The Year Slipped by Without Fanfare

Somehow the day passed and I missed mentioning it. I guess it’s because the year just flew by so quickly that I did not even notice that it has been one year since the publication of my book.

Looking back, the question is, did publishing this book about my father’s life in the Soviet Union during the Stalin era meet my expectations? Do I have any regrets sharing this story with friends, family, and strangers? If I did it again, would I change anything?

My answers are that I had few expectations. While I hoped that people outside my circle of friends and family would read it to learn about a little-known part of history, I was both pleasantly surprised and also a bit disappointed that more of the readers were strangers.

Because this was a personal account of what happened during those years between the Great Depression and the McCarthy era to my family, my expectations were that my readers would have been almost exclusively people who knew my dad or me. I also believed that such people would be more forgiving of my lack of professional writing ability, knowing that I had gone into the project with the primary goal of presenting the facts as I envisioned it and sharing my findings with them, not to write a best-seller.

I have considered writing another book, this time a fictionalized account of the story told through the eyes of my grandmother, imagining what she may have felt returning to the homeland of her family, including a mother’s fears of sending her son back home alone during the early stages of the Second World War.

But then I read Winter Garden, which touches on the horrors of the Siege of Leningrad, and I decided that I do not want to write something so sad yet. I would like to write another book, but I have just not decided on the topic.

I have no regrets about sharing this story with anyone and everyone, particularly because I believe my father always wanted his story told. No one was interested in all the details at the time. I stand by my story, even the letters I wrote to him because they show the thought process I had as I was writing the book. Perhaps I should have spent more time in painting highly descriptive pictures of the settings, people, and their feelings. Maybe I will do so if I write another book!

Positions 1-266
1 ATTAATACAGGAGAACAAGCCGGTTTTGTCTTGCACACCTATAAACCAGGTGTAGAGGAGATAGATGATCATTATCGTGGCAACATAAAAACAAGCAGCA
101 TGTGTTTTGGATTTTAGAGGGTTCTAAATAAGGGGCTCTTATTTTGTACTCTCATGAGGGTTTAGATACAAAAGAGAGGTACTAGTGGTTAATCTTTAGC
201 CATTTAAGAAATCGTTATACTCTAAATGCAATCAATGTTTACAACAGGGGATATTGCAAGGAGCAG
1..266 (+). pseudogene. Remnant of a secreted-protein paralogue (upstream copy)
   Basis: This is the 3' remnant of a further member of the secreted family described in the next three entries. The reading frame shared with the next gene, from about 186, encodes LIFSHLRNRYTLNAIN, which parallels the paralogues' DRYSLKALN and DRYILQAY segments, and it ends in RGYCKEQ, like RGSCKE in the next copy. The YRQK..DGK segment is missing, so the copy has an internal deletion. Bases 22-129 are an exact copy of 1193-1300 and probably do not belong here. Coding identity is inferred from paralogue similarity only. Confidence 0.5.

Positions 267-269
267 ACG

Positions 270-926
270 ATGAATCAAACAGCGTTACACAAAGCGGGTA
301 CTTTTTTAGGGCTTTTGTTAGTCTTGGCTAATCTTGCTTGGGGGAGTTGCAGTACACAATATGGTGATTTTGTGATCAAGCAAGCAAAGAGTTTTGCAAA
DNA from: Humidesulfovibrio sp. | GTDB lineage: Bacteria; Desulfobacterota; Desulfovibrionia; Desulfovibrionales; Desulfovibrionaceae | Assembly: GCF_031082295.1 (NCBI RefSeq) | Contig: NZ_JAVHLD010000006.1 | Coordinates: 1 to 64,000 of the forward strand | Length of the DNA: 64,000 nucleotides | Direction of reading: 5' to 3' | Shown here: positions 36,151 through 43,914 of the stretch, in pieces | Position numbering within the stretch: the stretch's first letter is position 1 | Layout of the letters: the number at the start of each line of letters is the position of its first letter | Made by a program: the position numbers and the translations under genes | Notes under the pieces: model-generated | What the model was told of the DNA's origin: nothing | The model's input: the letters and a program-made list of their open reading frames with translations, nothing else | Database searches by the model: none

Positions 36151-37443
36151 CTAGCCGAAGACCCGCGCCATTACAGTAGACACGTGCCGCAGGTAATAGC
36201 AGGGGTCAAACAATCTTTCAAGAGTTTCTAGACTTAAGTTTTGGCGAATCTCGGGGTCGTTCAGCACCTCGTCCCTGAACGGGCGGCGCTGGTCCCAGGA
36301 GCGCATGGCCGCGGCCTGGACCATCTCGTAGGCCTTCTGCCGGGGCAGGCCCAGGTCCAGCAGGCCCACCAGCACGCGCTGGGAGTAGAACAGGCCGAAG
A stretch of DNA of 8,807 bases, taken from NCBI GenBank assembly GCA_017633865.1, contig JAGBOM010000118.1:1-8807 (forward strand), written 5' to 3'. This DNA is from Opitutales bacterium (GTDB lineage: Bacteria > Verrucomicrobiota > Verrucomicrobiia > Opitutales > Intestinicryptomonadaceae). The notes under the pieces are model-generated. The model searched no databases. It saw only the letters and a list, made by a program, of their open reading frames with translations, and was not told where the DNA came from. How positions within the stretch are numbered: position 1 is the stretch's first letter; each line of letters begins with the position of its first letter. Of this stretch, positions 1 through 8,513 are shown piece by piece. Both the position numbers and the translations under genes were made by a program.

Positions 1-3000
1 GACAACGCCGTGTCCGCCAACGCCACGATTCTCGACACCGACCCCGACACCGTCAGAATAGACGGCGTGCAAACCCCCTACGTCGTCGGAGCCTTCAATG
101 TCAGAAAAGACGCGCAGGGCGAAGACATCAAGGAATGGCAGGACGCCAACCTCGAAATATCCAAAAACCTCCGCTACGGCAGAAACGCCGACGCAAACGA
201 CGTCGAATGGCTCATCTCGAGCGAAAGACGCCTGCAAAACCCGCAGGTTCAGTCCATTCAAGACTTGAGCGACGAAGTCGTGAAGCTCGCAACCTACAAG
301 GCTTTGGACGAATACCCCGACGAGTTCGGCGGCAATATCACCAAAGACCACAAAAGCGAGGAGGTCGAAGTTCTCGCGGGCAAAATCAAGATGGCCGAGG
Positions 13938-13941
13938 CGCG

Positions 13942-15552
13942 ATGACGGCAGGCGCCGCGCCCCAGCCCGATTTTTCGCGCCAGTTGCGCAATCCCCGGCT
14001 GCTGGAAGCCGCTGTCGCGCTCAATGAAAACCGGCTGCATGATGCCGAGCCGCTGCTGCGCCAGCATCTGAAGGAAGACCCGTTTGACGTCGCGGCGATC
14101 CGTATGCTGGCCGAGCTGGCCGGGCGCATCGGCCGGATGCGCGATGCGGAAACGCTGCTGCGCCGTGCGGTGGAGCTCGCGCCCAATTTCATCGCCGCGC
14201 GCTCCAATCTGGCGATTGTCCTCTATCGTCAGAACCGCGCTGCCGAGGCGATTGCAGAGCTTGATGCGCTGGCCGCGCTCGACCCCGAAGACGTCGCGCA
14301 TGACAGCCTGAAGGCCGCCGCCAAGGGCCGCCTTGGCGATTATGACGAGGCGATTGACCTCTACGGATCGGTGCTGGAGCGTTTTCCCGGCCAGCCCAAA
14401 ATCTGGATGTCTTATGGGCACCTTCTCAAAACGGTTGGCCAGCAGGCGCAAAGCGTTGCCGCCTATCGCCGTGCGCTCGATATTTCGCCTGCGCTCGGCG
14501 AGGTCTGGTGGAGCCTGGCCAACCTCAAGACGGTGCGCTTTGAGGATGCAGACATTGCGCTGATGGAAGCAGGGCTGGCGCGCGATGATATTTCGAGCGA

Beginning on Thursday, May 25 and continuing until June 4, I will be doing my second Goodreads Giveaway for people in the US, UK, Ireland, New Zealand, Australia, and Bosnia and Herzegovina. For anyone who has not read Do Svidanya Dad and is living in those countries, enter the Giveaway. I won a book. You may too.

As someone who loves competitions with myself, I wonder if I can beat the number of entrants to my other Giveaway of 961 people.

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About kjw616

I am a genealogy detective. I have already written one book about my Irish family's journey from 19th century Ireland to the United States- a family history sprinkled with personal anecdotes. My second book was intended to be a similar story about my Russian ancestors. Instead, it turned into a tale of just my father's immediate family. It is the tale of what happens when 6 children from New Jersey are moved to the Soviet Union by their Russian-born parents during the Great Depression. It details who lives, who dies, and who is able to return to NJ during a time when leaving the USSR was not an easy endeavor, particularly during World War II and the Cold War. It is my hope that those interested in history during this time period will find this story fascinating as well as those fellow amateur family historians who will learn some of the tools such as ancestry.com, visits to the National Archives, and local libraries I used to uncover this story.
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